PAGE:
## Thomas' Calculus 13th Edition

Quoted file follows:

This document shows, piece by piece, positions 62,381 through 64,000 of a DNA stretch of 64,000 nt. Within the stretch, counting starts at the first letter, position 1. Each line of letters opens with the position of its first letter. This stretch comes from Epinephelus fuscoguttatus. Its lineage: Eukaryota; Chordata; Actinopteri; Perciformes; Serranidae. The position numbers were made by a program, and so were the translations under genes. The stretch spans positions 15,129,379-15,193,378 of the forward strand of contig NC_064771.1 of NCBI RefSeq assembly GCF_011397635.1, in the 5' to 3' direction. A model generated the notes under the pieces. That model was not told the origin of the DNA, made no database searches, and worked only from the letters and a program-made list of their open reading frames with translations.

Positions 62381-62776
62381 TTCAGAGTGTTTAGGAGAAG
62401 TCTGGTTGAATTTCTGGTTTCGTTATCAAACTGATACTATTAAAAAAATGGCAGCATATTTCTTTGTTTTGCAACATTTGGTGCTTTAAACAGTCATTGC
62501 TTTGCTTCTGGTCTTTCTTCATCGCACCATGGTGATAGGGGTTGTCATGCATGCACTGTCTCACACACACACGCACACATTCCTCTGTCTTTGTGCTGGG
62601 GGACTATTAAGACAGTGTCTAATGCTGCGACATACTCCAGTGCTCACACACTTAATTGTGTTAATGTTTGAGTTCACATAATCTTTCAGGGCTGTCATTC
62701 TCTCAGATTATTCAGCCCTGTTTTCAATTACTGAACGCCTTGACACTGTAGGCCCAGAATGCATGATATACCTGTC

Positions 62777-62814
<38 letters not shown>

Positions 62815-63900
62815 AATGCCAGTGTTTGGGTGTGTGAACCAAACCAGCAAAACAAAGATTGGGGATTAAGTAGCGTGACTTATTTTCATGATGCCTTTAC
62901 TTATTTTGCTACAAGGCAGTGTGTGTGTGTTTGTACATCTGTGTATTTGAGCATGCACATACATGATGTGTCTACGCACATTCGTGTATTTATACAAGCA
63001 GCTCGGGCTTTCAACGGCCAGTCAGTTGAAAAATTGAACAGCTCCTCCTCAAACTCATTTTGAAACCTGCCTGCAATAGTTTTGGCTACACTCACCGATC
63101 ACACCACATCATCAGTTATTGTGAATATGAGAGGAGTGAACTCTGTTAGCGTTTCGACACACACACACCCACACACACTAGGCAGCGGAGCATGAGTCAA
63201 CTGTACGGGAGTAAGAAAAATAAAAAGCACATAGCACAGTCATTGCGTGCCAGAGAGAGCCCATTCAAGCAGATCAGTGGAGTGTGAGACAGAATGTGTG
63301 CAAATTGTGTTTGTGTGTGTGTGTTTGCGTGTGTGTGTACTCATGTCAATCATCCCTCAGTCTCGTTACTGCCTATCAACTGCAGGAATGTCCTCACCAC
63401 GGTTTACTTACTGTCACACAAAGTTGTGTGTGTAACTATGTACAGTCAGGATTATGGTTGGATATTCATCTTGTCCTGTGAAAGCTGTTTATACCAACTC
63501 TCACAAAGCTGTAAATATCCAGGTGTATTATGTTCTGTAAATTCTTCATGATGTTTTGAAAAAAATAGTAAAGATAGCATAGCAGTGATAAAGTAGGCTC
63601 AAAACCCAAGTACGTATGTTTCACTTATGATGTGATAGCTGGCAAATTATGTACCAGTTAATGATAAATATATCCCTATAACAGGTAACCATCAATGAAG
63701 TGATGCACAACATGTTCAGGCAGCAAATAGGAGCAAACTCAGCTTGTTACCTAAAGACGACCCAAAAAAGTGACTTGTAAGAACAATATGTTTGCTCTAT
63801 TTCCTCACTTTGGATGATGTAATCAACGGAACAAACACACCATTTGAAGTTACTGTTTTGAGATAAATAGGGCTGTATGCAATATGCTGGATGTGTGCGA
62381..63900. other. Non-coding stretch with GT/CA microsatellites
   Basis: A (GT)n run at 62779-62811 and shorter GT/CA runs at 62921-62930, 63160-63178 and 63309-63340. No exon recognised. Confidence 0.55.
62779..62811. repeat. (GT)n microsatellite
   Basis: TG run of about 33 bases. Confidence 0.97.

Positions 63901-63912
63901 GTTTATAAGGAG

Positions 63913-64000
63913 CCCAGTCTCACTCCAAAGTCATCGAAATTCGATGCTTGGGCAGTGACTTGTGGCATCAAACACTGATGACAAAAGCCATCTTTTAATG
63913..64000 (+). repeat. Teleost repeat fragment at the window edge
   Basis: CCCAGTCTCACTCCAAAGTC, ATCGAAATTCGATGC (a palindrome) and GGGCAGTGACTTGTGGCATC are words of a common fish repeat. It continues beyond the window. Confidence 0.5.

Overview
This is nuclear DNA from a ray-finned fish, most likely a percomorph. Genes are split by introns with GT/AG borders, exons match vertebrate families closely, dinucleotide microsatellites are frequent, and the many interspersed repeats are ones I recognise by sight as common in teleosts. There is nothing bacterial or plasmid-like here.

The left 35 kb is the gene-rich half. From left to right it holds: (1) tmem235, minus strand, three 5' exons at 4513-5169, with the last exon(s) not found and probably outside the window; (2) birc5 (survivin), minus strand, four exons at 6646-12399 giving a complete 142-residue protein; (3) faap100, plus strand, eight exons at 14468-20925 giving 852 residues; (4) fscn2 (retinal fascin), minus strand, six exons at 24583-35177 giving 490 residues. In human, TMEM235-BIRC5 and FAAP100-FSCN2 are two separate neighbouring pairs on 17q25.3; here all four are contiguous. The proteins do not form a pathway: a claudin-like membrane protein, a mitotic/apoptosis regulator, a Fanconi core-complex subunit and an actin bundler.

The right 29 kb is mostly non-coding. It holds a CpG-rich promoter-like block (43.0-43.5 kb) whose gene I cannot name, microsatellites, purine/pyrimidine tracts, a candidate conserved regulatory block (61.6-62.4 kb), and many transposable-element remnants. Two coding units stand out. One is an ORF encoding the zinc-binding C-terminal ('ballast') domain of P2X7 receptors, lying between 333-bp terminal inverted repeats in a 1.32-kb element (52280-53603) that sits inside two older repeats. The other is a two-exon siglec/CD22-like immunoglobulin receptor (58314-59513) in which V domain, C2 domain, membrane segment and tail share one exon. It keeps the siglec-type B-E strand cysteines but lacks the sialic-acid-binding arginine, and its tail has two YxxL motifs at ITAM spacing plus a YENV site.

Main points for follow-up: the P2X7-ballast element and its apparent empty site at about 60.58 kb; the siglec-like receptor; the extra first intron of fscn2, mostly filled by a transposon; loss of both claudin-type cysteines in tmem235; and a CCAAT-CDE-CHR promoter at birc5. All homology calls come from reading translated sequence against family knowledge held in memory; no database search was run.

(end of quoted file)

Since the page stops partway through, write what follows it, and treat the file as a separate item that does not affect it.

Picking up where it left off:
Consider our approach : $(x,y) \to (0,0)$ along $y=kx; m\ne -10$ Then, we get $\lim\limits_{x \to 0} \dfrac{x-kx}{x+kx}=\lim\limits_{x \to 0} \dfrac{x(1-k)}{x(1+k)}=\dfrac{1-k}{1+k}$ This shows that there are multiple limit values when the approach is different, so, the limit does not exist at the point (0,0) for the function $f(x,y)=\dfrac{x-y}{x+y}$.